The characteristics of some main formaldehyde‐based electroless copper baths were compared. The quality of the sidewalls was characterised and the performance of the process was assessed.

Originality/value

This paper demonstrates a high‐value manufacturing technique that is mass manufacturable, low cost and suitable for use on 3D surfaces. Criteria required for the development of a direct‐writing process have been described. The issues surrounding electroless plating on polyimide have been explained.

Details

Circuit World, vol. 35 no. 2
Type: Research Article
ISSN: 0305-6120

Keywords

Article
Publication date: 6 February 2009

Stoyan Stoyanov, Chris Bailey and Marc Desmulliez

This paper aims to present an integrated optimisation‐modelling computational approach for virtual prototyping that helps design engineers to improve the reliability and…

Abstract

Purpose

This paper aims to present an integrated optimisation‐modelling computational approach for virtual prototyping that helps design engineers to improve the reliability and performance of electronic components and systems through design optimisation at the early product development stage. The design methodology is used to identify the optimal design of lead‐free (Sn3.9Ag0.6Cu) solder joints in fine‐pitch copper column bumped flip‐chip electronic packages.

Design/methodology/approach

The design methodology is generic and comprises numerical techniques for computational modelling (finite element analysis) coupled with numerical methods for statistical analysis and optimisation. In this study, the integrated optimisation‐modelling design strategy is adopted to prototype virtually a fine‐pitch flip‐chip package at the solder interconnect level, so that the thermal fatigue reliability of the lead‐free solder joints is improved and important design rules to minimise the creep in the solder material, exposed to thermal cycling regimes, are formulated. The whole prototyping process is executed in an automated way once the initial design task is formulated and the conditions and the settings for the numerical analysis used to evaluate the flip‐chip package behaviour are specified. Different software modules that incorporate the required numerical techniques are used to identify the solution of the design optimisation problem related to solder joints reliability optimisation.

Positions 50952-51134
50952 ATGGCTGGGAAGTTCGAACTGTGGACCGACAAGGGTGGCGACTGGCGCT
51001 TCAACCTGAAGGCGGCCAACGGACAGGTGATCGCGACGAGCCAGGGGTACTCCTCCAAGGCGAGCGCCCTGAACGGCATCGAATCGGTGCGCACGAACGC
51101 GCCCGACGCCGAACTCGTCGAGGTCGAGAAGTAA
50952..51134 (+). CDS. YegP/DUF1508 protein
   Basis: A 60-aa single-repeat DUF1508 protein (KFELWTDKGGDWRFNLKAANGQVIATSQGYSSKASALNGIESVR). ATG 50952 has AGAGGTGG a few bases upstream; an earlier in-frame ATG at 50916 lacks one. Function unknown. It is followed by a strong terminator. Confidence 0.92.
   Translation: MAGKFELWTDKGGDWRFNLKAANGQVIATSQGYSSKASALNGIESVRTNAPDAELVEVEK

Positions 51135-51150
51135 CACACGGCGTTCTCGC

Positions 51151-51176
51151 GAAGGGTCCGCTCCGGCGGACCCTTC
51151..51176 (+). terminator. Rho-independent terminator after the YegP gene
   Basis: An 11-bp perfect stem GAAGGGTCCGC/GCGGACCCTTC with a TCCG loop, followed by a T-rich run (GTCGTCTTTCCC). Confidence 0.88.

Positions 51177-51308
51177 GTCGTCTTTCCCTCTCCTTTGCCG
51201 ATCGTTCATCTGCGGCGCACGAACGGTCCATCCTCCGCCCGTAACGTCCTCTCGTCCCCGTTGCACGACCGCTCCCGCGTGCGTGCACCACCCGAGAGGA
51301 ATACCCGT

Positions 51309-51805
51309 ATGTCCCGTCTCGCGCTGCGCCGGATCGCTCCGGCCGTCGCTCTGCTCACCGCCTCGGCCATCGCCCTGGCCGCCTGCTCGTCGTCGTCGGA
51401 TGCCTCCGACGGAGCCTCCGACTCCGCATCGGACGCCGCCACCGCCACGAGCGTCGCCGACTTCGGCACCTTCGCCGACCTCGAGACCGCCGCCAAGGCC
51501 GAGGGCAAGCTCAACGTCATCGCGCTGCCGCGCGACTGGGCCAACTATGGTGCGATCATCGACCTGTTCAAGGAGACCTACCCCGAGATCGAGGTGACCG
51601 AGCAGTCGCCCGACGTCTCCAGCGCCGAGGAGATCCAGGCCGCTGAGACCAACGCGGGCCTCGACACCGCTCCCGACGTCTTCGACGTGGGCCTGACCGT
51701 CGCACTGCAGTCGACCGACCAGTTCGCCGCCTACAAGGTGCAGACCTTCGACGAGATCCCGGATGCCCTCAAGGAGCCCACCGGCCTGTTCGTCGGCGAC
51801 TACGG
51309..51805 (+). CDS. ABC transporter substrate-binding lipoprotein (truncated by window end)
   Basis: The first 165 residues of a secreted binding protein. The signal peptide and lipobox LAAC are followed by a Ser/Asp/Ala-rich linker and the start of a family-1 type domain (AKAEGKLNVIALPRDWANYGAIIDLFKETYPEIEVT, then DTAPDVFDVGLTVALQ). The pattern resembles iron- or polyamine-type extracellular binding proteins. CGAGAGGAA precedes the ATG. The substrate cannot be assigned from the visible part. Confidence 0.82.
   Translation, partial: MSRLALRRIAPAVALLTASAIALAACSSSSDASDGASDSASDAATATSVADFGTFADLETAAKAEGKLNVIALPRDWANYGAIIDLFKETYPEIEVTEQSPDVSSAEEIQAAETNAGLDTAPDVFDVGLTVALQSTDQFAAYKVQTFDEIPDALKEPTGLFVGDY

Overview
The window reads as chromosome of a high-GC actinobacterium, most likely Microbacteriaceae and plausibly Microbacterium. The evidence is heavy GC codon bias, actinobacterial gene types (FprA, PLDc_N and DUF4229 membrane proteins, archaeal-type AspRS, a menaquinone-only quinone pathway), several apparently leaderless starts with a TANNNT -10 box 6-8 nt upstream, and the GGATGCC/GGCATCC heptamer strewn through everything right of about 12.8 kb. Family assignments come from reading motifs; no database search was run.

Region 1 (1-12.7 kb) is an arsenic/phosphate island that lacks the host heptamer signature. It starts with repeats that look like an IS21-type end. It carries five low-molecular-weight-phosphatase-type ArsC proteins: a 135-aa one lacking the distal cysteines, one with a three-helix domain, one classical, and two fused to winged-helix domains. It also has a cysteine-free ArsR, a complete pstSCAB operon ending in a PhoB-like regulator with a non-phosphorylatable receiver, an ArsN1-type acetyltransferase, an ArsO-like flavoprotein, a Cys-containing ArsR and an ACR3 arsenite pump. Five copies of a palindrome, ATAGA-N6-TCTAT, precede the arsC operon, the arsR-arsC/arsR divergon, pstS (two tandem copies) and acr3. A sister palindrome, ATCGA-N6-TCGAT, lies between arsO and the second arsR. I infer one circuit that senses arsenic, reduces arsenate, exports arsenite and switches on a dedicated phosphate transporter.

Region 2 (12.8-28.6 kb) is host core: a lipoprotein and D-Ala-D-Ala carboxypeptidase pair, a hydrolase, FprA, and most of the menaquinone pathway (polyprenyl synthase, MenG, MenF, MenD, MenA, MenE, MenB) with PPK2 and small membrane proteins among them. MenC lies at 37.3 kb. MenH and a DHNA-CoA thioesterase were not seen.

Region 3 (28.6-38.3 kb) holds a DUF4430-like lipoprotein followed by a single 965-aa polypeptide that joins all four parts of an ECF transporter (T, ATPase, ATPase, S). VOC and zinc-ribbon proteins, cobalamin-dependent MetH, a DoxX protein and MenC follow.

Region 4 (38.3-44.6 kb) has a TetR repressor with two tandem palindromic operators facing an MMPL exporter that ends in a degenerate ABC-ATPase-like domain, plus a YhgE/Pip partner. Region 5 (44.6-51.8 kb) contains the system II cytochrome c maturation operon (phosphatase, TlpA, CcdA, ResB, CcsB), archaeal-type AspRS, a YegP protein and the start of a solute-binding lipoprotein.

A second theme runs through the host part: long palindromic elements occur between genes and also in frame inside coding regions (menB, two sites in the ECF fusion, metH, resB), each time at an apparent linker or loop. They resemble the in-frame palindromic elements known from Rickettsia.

Findings

For fine‐pitch flip‐chip packages with copper column bumped die, it is found that higher solder joint volume and height of the copper column combined with lower copper column radius and solder wetting around copper column have a positive effect on the thermo‐mechanical reliability.

Originality/value

The findings of this research provide design rules for more reliable lead‐free solder joints for copper column bumped flip‐chip packages and help to establish further the technology as one of the viable routes for flip‐chip packaging.

Details

Soldering & Surface Mount Technology, vol. 21 no. 1
Type: Research Article
ISSN: 0954-0911

Keywords

Article
Publication date: 16 November 2012

Gerard Cummins and Marc P.Y. Desmulliez

The purpose of this paper is to present an exhaustive review of research studies and activities in the inkjet printing of conductive materials.

9051

Abstract

Purpose

The purpose of this paper is to present an exhaustive review of research studies and activities in the inkjet printing of conductive materials.

Design/methodology/approach

This paper gives a detailed literature survey of research carried out in inkjet printing of conductive materials.

Findings

This article explains the inkjet printing process and the various types of conductive inks. It then examines the various factors that affect the quality of inkjet printed interconnects such as printing parameters, materials and substrate treatments. Methods of characterising both the inkjet printing process and the electrical properties of printed conductive materials are also presented. Finally relevant applications of this technology are described.

Originality/value

Inkjet printing is currently one of the cheapest direct write techniques for manufacturing. The use of this technique in electronic manufacturing, where interconnects and other conductive features are required is an area of increasing relevance to the fields of electronics manufacturing, packaging and assembly. This review paper would therefore be of great value and interest to this community.

Article
Publication date: 3 February 2012

Robert Kay and Marc Desmulliez

The purpose of this paper is to present a detailed overview of the current stencil printing process for microelectronic packaging.

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Abstract

Purpose

The purpose of this paper is to present a detailed overview of the current stencil printing process for microelectronic packaging.

Design/methodology/approach

This paper gives a thorough review of stencil printing for electronic packaging including the current state of the art.

Findings

This article explains the different stencil technologies and printing materials. It then examines the various factors that determine the outcome of a successful printing process, including printing parameters, materials, apparatus and squeegees. Relevant technical innovations in the art of stencil printing for microelectronics packaging are examined as each part of the printing process is explained.

Originality/value